By Lynn J. Richardson
While many of us have heard the phrase “God is the potter and we are the clay,” those words are far more than a casual metaphor for 17-year-old Selena Hayes of Johnson City.
No words could more perfectly describe Selena, who is not only a talented potter but also a survivor.
Born at Vanderbilt University Medical Center, Selena came into the world with a rare congenital heart defect, Hypoplastic Left Heart Syndrome – a two chamber heart – necessitating three open-heart surgeries: the first when she was three days old, the second at eight months and the third at age four.
“We had two doctors tell us not to have her,” said her father, Harold Hayes. “It’s obvious that God had a plan for her life, so we’re just letting God take her life the way He wants it to go.
“You know, God molds people’s lives every day, just like she molds that clay. When God molds your life, you don’t know what you’re going to get, but God does.”
And “mold that clay,” she does. Now, 13 years after her last surgery, it is fun to watch Selena at work at her potter’s wheel in her home studio. Bent intently over her project, her small hands are strong and steady as she deftly transforms a lump of clay into a small bowl.
She makes it look so easy.
Her mother, Sheila Hayes, calls Selena’s talent for making pottery “a God thing.”
“We were told she wouldn’t run, be active or do all these things,” Sheila said. “So we started trying to think of things she might be interested in. One day we just thought ‘pottery.’ I called the McKinney Center in Jonesborough to see if we could get her into a class; they had one spot left.”
It seemed a perfect fit. Selena, who was 13 at the time, was a quick study. When she started at the McKinney’s summer program, her teacher asked if she had done pottery before, Sheila said.
“She just had a knack for it,” she added. “She loved it and she’s done fabulous.”
Since then, Selena has spent endless hours in her studio, creating beautiful pieces — yarn bowls, chopstick bowls, coffee mugs, platters, pitchers and more.
You can see the satisfaction on her face as she creates each item, and she is glad to explain the process.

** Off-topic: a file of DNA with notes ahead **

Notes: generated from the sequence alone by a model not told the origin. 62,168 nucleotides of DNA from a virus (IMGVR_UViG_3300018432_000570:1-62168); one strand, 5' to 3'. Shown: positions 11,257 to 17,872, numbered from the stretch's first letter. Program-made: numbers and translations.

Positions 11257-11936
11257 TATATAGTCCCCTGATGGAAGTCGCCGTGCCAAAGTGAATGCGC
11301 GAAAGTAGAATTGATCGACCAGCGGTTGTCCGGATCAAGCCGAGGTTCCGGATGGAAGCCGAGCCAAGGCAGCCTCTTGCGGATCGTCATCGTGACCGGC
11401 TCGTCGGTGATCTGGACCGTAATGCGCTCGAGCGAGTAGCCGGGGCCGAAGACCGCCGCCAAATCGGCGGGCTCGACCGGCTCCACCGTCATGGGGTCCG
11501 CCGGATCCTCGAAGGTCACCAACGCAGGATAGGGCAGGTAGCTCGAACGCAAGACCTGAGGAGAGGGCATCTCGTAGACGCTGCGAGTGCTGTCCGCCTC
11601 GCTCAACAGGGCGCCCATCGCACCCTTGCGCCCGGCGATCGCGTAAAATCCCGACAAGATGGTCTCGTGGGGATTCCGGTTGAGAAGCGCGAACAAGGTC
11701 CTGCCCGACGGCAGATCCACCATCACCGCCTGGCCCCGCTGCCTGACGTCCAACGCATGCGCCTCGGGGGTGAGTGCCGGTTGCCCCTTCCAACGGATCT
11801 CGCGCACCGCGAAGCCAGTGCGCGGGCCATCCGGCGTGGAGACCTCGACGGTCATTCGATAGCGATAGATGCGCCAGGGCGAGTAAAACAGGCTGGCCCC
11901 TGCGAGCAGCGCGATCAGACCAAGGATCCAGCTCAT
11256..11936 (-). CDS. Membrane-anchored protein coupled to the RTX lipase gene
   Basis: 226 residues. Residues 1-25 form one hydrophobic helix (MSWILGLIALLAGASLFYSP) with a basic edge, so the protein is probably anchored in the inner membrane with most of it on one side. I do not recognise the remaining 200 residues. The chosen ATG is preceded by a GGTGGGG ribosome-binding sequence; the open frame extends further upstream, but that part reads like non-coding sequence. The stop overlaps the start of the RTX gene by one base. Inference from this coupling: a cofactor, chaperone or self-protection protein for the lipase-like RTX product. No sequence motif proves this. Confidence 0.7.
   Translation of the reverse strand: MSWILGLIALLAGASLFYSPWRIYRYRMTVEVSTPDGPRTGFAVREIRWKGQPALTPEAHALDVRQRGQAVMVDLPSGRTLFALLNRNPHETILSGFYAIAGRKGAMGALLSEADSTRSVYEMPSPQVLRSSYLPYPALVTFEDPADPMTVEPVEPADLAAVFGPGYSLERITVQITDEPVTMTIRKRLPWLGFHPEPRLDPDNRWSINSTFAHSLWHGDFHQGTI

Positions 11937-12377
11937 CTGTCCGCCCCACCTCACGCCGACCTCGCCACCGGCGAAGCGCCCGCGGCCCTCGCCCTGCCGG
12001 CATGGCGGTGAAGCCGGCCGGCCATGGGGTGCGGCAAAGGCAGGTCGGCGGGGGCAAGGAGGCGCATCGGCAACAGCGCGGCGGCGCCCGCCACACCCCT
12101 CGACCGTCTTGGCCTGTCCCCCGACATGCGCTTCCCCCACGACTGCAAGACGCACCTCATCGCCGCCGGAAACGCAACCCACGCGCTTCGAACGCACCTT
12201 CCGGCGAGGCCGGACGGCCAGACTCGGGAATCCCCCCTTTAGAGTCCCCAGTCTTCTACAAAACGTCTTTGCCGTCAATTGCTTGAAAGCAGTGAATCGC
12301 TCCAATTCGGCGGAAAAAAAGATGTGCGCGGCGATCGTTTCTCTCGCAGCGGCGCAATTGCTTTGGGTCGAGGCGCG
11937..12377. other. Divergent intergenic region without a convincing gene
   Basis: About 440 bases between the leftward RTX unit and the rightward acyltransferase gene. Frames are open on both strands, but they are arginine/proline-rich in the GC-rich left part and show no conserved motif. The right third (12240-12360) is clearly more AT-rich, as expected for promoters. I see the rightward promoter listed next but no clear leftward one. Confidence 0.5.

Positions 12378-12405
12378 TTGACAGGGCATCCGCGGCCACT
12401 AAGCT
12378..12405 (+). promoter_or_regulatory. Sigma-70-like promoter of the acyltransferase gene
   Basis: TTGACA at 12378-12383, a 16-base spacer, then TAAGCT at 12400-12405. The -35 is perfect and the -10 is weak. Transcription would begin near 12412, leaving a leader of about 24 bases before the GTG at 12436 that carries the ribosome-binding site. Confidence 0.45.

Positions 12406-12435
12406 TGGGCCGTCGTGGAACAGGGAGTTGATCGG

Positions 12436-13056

“You center the clay on the wheel, then open it and form it into whatever you’re going to have, a cup, a bowl, whatever,” Selena said. “If you want a pitcher or a mug, you attach the handle the next day. Then you cover the pieces up for the next couple of days.”
Watching as she starts with a lump of clay, she flattens it on the “bat,” or base of the pottery wheel, pounding it with her hands. As it spins, she manipulates it, pulling it open, pressing in with her thumbs and pulling out on the wet clay.
On this day, she worked with a piece that had dried a week or two. Adding pieces of clay and using a potter’s tool, she explained she was “trimming it.” One hand on top of the other, she handles her clay — only the speckled brown variety will do — in a way that shows her years of experience.
Selena continues to study and learn, and has taken numerous pottery classes at the McKinney Center which offers several ceramics and pottery courses in addition to its Earthen Art and Wheel Series classes. She has studied with world-renowned potter, Bill van Gilder, a professional potter for more than 45 years, who began his clay work at age 15 and leads workshops nationally and internationally.
She has also worked with local pottery experts Ed Lockett, as well as Jess Parks, a teacher at the McKinney Center who now gives Selena private lessons at her home. Selena says she wants to teach pottery making one day. Homeschooled, she will graduate from high school next year, and she has already talked to the director of McKinney Center, Theresa Hammons, about working there.
She will get a jump on that work, as she plans to assist with classes at the Center this summer. Selena has also formed her own small business, Sweetpots, and has already done two shows, one in Blountville and one at Community Bank for Boones Creek Historical Society.
Her parents cheer her on, encouraging her to try new techniques and not to worry when things don’t go exactly as planned.
“Everybody wants something different,” her dad said. “ I tell her to just go ahead and glaze even the pieces with small flaws.
“Most people could care less if a piece is perfect or not,” he added. “The greatest beauty sometimes is in the imperfections.”